Sailing the Seas with Nicole Mautino

By KÜHL Editor on June 28, 2023
4 min read

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Meet Nicole Mautino, a midshipman at the United States Merchant Marine Academy and a member of the Navy Reserves. Nicole is currently serving as a deck cadet on the US Coast Guard Cutter POLAR STAR. Over the next several months, Nicole will share her journey as the ship makes its way to Antarctica. You can also follow her on Instagram. Tell us about the Academy: I’m in my 3rd year as a midshipman at the United States Merchant Marine Academy, located in Kings Point, New York. My school is one of five federal service Academies, along with the Naval Academy, Air Force Academy, Military Academy, and the Coast Guard Academy. The Merchant Marines is a smaller, lesser known, branch of the US Navy. Think of it as a smaller version of the Naval Academy. The mission of the USMMA is to educate and graduate officers into the Maritime Service or one of the Armed Forces. I major in Marine Transportation, Logistics, and Security. In simple terms, I study navigation, working on the bridge of a ship to help navigate the vessel. Give me a sextant and I can navigate by the stars! All students must complete 360 days at sea working on a government or privately owned vessel to sit for the US Coast Guard Unlimited Tonnage 3rd Mate (or 3rd Assistant Engineer) License. Upon graduation, we must serve 8 years as an officer in the military to pay back our education. Last winter and spring, I worked as a deck cadet for 115 days on the SS El Yunque and the MV Maersk Wisconsin. This year I was given a very special and coveted assignment on the USCGC POLAR STAR.


What makes the USCGC POLAR STAR so special? Operation Deep Freeze supports Antarctic research and development. Only once per year do merchant vessels make their way to Antarctica to deliver fuel, food, and other supplies. The USCGC POLAR STAR is the ship that breaks the ice and makes it possible for merchant vessels to deliver supplies to McMurdo Station, Antarctica. My grandfather was the Commanding Officer of Operation Deep Freeze 1972, so it’s very special for me to be a part of the same operation my grandfather commanded 43 years ago. He has a mountain named after him in Antarctica near McMurdo Station for his efforts as the commanding officer of the operation. What are your responsibilities on the ship? I’m a deck cadet and stand watch on the bridge and help with navigation. I can also be called to help with any number of smaller evolutions on the ship, such as flight operations. In addition to working eight hours a day on the bridge, I have a number of self-guided tasks for school. I must complete and turn in nine sea projects on various subjects when I return to school in the summer.


Where does the ship stop on its way to and from Antarctica? After sailing from Seattle, we dock in Hawaii, Australia, Tasmania, and New Zealand on our way to Antarctica. We will not begin breaking ice for Operation Deep Freeze until mid-January. On the way back, we’ll stop in Chile, Panama, and San Diego before returning to Seattle. I have the opportunity to experience some incredible places during the voyage. The first day we were in Oahu, we ran from the ship to Diamond Head and then hiked to the peak. We also attended a traditional Hawaiian luau and went scuba diving while we were on the island. An important nautical tradition took place when we crossed the International Date Line and Equator at the same time. As part of the “line crossing” ceremony, I walked the plank and swam in the water to officially become a salty sailor. Over Christmas we docked in Hobart, Tasmania. I spent the week with a group of Junior Officers in a house near Mount Wellington. We hiked to Wineglass Bay, one of the world’s top-ranked beaches, to take an icy plunge.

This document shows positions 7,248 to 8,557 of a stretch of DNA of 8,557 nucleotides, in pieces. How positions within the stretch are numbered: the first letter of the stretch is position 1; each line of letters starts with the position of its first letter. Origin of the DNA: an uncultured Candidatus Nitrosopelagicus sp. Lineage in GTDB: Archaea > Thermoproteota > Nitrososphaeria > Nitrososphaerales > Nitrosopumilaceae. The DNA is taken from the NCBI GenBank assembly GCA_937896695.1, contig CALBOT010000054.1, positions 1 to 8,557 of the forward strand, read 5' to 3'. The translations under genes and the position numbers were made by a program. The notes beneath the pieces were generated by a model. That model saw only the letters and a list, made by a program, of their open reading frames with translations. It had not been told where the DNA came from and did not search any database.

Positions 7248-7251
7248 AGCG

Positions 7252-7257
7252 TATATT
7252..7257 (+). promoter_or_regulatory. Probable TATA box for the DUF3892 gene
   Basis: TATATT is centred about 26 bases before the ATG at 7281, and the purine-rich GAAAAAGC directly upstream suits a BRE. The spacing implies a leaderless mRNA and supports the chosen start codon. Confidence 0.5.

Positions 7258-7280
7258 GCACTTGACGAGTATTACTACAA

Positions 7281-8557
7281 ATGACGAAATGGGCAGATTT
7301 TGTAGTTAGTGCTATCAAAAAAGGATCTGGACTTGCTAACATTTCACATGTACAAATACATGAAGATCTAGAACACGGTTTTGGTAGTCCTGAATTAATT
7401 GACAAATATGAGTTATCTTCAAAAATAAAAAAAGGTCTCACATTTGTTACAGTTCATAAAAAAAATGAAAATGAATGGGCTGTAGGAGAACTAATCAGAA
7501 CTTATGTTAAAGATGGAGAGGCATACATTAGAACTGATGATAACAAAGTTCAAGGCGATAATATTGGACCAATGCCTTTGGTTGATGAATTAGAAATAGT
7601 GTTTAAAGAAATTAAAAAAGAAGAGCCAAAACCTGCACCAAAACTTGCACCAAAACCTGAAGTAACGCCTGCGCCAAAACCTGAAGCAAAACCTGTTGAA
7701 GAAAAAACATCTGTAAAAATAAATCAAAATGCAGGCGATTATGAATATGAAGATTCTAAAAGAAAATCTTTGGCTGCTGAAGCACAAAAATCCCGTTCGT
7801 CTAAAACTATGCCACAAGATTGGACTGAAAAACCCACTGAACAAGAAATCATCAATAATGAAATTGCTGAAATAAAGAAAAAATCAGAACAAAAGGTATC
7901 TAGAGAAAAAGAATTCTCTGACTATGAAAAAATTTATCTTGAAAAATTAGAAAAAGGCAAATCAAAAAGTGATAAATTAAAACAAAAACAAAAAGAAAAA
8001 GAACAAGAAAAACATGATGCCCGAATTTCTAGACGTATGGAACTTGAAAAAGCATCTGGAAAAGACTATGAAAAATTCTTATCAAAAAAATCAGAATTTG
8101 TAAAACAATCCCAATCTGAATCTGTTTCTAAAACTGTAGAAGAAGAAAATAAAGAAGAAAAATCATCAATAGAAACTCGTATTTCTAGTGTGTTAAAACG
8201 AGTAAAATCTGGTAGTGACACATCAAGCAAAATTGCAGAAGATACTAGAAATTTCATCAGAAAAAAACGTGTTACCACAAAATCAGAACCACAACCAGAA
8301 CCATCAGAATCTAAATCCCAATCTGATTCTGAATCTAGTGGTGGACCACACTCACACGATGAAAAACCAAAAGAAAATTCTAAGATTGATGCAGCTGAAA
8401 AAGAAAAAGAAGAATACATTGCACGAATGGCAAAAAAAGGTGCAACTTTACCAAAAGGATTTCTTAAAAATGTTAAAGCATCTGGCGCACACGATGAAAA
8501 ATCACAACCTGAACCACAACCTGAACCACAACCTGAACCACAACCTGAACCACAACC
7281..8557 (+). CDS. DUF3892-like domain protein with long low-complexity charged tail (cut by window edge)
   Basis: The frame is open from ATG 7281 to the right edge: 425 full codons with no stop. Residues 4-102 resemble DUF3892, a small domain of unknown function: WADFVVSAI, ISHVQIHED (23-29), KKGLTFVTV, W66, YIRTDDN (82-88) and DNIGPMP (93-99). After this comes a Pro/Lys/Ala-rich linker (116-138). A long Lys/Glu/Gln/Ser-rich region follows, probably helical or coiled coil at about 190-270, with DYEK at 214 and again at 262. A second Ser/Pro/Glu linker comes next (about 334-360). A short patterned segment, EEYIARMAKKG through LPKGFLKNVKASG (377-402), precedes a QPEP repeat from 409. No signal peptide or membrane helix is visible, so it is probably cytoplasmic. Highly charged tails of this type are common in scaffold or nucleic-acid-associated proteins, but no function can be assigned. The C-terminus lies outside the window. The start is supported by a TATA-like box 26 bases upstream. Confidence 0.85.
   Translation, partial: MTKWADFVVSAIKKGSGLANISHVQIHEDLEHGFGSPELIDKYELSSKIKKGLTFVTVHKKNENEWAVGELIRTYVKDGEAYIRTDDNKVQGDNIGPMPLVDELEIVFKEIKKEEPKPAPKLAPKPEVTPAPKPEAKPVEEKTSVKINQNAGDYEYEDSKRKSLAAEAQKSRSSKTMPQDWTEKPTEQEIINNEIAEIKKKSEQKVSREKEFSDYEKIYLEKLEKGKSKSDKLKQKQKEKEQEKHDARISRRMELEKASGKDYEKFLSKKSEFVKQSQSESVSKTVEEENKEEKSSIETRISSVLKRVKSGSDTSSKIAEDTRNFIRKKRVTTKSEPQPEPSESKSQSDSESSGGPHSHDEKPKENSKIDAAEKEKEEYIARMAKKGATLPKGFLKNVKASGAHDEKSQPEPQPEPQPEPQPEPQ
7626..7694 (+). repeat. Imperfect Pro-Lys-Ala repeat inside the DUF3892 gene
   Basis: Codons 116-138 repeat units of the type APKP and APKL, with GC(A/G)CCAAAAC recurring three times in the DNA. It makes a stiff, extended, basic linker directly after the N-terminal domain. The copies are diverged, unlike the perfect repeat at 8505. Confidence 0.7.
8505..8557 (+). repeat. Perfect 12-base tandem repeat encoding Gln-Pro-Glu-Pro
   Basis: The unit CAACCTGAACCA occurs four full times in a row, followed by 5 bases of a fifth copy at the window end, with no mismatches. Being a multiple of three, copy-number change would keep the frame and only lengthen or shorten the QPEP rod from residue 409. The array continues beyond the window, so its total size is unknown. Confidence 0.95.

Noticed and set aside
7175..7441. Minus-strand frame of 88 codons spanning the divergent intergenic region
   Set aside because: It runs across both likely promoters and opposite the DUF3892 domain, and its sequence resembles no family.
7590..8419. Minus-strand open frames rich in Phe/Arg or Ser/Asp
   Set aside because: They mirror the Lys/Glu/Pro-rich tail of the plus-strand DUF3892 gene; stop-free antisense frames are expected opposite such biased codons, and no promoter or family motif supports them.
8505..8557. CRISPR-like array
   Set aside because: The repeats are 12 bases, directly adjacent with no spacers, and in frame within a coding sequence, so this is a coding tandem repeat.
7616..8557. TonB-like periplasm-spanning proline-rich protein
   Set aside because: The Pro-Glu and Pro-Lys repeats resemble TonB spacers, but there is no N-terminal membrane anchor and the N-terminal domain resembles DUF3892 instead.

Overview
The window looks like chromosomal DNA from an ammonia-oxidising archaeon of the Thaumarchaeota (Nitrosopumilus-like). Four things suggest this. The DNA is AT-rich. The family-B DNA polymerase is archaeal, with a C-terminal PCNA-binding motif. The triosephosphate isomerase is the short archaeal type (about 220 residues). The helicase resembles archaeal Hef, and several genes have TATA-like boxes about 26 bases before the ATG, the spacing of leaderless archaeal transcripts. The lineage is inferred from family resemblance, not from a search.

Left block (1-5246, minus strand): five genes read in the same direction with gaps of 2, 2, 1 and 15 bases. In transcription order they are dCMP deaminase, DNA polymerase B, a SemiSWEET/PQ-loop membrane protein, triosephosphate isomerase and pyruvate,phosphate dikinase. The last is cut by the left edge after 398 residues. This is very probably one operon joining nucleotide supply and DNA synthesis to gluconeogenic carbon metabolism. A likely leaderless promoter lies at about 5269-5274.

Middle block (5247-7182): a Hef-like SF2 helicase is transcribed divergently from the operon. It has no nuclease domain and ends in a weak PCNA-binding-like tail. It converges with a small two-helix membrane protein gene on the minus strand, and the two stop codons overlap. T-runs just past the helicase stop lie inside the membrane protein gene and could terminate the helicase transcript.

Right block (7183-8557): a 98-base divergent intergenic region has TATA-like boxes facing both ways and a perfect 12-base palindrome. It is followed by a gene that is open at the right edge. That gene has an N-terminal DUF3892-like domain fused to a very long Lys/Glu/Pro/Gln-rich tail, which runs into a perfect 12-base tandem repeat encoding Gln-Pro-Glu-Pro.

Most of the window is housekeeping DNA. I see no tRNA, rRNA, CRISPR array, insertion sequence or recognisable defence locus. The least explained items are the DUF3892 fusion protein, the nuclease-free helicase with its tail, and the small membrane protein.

Meeting the locals in Tasmania

How did you learn about KÜHL? I learned about KÜHL while working on a container ship last winter. Since the ship transited an area at high risk for Somali pirate attacks, we carried a security team of Navy SEAL veterans. As we neared the equator on our way to Sri Lanka, the temperatures rose. One day I noticed that one of the SEALs was wearing very nice, lightweight men's pants. The pants I was wearing were not very comfortable on hot days, so I asked him what brand his pants were. He told me that he found his KÜHL pants at an outdoorsy store, and after trying them on, he bought a pair in every color. After checking out KÜHL online, I knew your women's pants would be perfect for everything from hiking to working on a ship. I’m all about multi-functional clothing, and that’s what really sold me on the Kuhl brand. Nicole received KÜHL apparel for her travels at no cost. She received no other compensation and all opinions are her own.

KÜHL Editor
KÜHL Editor


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